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Subject:An incident at the ol' auction rooms: Powder Blue Plate
Posted By: JLim Sun, Oct 08, 2017 IP:

Hi all

Quite a successful day at the auctions today, the first time I have been to an auction in years. Over the next few days I will have a few postings on objects I bought and objects I missed out on, for better enlightenment.

First up, the below pictured plate. This was sold to me as a Qing dynasty plate. It is a substantial plate, more of a charger, at 28.5 cm.

I bought it because I believe it to be a genuine example of powder blue (bleu poudre) porcelain. I have tended to avoid monochromes in the past for various reasons, but I thought the foot look genuine, possibly for the 19th century.

There are two points to note about this object. First, I find to my surprise that there is a very similar looking object depicted in Anthony Allen's "Detection Of Fakes 1st Ed" page 138. The foot looks identical, but the blue is a plain blue glaze with no powdering.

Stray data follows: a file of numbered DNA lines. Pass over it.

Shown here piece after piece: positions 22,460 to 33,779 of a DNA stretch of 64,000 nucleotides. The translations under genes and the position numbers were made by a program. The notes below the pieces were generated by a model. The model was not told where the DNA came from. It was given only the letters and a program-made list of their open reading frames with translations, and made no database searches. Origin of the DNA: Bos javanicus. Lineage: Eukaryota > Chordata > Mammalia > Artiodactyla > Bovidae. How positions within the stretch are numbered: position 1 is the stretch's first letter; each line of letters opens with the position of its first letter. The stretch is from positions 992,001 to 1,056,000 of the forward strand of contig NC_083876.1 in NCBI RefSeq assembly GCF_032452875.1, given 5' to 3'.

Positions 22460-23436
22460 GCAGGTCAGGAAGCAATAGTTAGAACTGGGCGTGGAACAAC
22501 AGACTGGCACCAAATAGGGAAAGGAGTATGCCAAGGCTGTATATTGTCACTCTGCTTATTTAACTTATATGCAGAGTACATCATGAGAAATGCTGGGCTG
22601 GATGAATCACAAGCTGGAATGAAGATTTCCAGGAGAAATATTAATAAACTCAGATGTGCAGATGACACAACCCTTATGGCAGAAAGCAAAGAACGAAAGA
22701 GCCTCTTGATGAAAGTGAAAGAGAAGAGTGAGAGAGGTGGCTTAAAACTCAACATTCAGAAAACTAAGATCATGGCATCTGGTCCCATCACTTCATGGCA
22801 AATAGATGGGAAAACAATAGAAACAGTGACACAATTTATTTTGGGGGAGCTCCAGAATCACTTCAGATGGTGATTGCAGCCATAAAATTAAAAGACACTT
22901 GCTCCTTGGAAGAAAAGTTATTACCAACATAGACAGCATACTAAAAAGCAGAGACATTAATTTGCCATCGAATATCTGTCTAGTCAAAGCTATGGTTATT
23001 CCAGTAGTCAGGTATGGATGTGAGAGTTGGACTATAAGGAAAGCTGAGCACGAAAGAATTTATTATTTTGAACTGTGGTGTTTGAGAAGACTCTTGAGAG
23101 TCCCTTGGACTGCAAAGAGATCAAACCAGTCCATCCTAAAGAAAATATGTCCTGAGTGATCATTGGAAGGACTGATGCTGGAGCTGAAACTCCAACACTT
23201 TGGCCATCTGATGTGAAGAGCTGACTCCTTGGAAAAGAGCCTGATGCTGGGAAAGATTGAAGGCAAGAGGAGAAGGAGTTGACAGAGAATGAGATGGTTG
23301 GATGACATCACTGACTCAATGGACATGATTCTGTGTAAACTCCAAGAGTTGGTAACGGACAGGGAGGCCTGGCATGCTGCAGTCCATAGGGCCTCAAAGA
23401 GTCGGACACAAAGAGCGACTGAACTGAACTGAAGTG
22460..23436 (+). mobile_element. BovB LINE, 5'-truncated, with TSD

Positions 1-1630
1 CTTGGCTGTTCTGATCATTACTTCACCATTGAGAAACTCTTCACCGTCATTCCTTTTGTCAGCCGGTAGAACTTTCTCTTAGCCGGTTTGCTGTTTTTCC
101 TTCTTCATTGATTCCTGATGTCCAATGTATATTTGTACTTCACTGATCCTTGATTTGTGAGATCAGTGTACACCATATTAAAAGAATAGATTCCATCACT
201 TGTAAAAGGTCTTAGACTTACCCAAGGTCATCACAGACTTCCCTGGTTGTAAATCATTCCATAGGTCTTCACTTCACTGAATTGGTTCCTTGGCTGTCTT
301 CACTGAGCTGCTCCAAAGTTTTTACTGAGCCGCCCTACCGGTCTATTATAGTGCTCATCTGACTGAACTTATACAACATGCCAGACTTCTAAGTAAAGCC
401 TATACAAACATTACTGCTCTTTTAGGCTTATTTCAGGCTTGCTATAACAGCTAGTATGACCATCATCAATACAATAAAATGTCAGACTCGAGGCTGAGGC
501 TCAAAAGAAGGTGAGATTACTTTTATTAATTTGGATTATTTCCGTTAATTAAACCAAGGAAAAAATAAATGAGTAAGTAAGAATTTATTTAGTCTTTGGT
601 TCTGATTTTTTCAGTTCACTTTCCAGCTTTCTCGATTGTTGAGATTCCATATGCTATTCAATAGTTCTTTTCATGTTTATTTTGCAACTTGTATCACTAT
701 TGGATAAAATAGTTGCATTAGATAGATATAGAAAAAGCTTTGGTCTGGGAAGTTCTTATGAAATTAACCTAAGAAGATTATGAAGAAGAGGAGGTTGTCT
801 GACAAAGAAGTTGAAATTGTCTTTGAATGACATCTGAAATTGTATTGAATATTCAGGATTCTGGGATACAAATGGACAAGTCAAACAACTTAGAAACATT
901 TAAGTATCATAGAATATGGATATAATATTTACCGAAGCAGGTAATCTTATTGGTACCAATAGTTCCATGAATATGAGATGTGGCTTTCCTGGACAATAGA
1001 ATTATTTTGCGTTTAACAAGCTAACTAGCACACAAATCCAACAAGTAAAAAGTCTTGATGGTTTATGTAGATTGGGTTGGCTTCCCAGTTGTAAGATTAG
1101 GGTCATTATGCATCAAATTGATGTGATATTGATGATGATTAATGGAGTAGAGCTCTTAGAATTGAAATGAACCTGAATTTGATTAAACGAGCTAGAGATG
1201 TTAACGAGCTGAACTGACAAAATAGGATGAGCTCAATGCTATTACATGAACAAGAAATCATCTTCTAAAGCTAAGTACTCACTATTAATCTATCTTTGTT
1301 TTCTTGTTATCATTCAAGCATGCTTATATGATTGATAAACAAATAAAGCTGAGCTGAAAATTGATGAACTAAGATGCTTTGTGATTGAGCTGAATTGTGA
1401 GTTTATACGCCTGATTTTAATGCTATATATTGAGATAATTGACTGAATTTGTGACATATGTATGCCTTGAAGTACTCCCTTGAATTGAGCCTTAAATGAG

The text states that this dish dates to the early 19th century and was of a type frequently exported to the Philippines and Indonesia, but rarely seen nowadays because of export restrictions. (My own dish belonged to someone who has been collecting porcelain in Southeast Asia for forty years).

Second, there is a curious feature on the back of the plate, not really visible on the photographs. It looks as if someone had taken a sharp pin and scratched in a giant X on the circle of the foot.

Several of the pieces in the auction had family names drilled into the glaze, which Allen Ibid page 89 says is typical of the period circa 1800 to 1900, perhaps c. 1790s to 1900. It is almost as if, in my dish, the owner had either not been able to access a proper drill to write his family's name or, equally possible, that he was illiterate, and used this "X" as a crude identification mark.

I will also add that the glaze is fairly crude and lumpy, and the foot is quite gritty.

Altogether, I would guess that this is early 19th century powder blue ware made for export to the Philippines or Indonesia. However, my knowledge of monochrome wares is pretty crude. Would anyone like to comment on this dish, its age or its value? I paid eighty Australian dollars for it.

Kind regards
Jonathan | Associations | Articles | Exhibitions | Galleries |